Though it’s heartbreaking to see Shaw go, Jason Rothenberg has revealed that he was killed off due to scheduling conflicts for his portrayer, Jordan Bolger. Bolger has been cast in an upcoming series on Oprah Winfrey’s OWN network called David Makes Man.

Kane is put on ice back on the ship for the same reason, as he recently appeared in the first season of Fox series The Passage. Though Kane is technically still alive in cryo sleep, it’s uncertain what his fate will be as the season plays out.

But just before Kane is sent back to sleep, Octavia is awoken. It’s apparent that the long nap didn’t help soothe her anger either, as she angrily reminds Kane and Abby she is a monster — but they are monsters too.

Seeing Octavia awake in the first episode of the season is a necessary reminder that though Wonkru has been virtually disbanded, these characters cannot erase what they’ve done. It seems like Octavia is going to go on a long and tumultuous journey of self-discovery and perhaps self-forgiveness this season. After all, who is she now that she is no longer the Red Queen?

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The highlight of this episode is definitely Murphy’s sarcastic and lighthearted commentary. It manages to cut the suspense in many places as our heroes are expecting to find death around every corner (or behind every door).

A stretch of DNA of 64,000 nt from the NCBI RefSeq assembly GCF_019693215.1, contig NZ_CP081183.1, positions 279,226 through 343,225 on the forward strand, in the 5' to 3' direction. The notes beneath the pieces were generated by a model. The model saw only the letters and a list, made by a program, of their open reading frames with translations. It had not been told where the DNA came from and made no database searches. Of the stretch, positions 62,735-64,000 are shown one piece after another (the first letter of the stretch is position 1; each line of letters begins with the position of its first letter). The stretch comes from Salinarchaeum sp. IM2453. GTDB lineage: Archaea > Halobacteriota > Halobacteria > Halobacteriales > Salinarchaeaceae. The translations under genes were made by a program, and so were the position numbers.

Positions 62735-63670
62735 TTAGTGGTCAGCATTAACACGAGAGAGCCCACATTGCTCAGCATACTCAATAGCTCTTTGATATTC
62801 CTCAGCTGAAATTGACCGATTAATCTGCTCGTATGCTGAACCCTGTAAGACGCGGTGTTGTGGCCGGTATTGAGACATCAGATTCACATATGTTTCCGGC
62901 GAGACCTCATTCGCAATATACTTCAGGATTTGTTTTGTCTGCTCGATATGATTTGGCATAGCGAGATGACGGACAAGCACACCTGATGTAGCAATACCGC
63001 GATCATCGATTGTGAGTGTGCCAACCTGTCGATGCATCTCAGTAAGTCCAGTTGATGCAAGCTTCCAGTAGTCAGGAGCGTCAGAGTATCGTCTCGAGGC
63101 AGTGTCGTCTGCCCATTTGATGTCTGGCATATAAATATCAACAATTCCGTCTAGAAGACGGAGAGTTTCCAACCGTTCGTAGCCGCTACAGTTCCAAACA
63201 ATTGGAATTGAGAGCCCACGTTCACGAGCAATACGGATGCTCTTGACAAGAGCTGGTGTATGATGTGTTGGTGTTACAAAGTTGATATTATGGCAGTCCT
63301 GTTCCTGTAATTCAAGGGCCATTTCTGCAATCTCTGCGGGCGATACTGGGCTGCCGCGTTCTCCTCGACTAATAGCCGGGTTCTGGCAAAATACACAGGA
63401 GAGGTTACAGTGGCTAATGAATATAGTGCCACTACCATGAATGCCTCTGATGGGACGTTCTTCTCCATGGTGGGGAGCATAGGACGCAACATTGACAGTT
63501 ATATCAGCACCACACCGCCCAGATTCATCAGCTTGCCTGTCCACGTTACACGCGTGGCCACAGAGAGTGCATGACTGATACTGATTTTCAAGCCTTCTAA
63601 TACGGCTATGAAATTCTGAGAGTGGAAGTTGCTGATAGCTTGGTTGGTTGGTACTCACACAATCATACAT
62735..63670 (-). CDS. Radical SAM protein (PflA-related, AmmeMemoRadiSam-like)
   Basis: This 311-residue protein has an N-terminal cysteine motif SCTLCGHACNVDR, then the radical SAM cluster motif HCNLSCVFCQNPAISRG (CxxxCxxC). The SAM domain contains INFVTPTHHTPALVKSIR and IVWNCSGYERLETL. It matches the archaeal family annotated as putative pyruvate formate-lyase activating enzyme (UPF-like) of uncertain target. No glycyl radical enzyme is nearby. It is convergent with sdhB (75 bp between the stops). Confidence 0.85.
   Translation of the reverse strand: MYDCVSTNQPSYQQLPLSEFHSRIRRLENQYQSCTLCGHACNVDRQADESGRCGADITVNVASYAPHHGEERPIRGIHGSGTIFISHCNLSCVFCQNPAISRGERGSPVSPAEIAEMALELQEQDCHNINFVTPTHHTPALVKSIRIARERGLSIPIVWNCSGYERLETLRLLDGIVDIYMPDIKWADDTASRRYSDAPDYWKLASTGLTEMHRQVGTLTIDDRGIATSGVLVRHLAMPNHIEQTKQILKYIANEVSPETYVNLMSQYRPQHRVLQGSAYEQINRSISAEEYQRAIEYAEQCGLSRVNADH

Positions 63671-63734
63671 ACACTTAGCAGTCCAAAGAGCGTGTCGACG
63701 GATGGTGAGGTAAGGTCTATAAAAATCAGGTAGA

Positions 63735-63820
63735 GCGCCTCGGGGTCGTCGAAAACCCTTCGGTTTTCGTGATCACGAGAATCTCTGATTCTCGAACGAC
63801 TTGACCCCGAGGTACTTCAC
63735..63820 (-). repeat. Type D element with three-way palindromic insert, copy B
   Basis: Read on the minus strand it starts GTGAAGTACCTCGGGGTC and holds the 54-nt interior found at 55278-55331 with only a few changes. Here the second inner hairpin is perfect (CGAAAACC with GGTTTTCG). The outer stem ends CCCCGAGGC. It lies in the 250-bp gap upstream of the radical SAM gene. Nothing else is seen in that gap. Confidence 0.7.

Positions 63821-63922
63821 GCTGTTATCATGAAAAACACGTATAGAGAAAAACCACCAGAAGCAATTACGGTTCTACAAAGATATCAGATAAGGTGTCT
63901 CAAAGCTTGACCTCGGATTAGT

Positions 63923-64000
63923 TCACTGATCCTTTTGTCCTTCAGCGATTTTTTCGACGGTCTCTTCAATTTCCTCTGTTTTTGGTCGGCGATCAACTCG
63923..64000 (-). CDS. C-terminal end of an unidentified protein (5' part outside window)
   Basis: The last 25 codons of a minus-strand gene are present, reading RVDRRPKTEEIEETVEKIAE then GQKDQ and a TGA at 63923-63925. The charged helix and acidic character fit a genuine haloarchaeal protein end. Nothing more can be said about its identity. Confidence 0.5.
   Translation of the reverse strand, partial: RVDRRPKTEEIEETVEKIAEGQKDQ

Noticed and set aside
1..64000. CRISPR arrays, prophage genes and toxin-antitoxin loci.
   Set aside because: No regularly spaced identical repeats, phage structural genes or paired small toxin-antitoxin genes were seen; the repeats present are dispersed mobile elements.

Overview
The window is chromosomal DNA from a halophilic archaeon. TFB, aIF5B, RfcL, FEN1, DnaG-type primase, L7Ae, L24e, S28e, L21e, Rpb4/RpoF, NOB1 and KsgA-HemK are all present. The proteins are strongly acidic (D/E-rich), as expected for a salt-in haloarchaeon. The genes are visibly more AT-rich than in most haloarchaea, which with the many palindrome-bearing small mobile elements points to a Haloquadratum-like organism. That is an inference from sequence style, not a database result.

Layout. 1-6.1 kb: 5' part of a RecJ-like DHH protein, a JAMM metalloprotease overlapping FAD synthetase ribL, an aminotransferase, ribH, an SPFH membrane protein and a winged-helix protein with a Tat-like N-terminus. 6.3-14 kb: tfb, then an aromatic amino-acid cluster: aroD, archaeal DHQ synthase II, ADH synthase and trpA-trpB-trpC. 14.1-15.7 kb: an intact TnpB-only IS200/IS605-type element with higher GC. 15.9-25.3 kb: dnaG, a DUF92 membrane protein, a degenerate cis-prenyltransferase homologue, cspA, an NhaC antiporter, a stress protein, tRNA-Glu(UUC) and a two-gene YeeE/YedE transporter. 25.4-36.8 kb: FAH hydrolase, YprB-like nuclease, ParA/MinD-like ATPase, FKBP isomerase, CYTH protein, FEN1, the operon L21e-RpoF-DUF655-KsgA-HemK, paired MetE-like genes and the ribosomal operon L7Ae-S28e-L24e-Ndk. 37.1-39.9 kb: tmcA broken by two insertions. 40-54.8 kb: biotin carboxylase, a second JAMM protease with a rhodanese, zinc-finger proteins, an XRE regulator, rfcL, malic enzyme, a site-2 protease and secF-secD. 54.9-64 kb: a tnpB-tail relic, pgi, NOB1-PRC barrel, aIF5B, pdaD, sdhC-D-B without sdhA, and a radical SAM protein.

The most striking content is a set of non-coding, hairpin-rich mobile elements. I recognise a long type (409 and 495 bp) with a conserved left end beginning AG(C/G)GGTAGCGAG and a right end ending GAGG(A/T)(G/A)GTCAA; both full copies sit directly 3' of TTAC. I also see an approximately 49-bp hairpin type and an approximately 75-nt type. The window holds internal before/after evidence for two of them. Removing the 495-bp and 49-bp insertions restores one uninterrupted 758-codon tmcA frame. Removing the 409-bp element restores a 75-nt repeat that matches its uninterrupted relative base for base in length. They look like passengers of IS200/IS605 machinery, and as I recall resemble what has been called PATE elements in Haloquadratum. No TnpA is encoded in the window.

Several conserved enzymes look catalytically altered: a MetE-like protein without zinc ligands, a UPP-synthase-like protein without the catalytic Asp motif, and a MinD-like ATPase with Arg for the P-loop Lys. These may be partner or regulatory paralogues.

It’s nice to see a less angsty, but still equally cynical Murphy (Richard Harmon) in this new world. Jason Rothenberg recently said via his Instagram that season six is Harmon’s best season yet, and if this episode is anything to go by, I certainly believe him. A musical number was certainly a new endeavor for the actor, and he killed it (no pun intended).

And then there’s Jordan back in space with Raven, a refreshingly innocent and hopeful other side of the coin. Clarke and Bellamy have essentially been tasked with acting as his parents, and though he is very much not a child, he has a childlike innocence and naivety that none of our heroes can relate to. After all, he’s been sheltered in the safety of the Eligius ship for his entire life.

His overly hopeful demeanor begs the question: What did Monty and Harper tell him about their time on Earth? We can definitely assume they left out the most gruesome and gory parts. However, in his first moments awake since being put in cryo, he’s already being thrust into drama between Raven and Abby surrounding Abby’s pain pill addiction. So, will Jordan be able to maintain his sunny composure for long?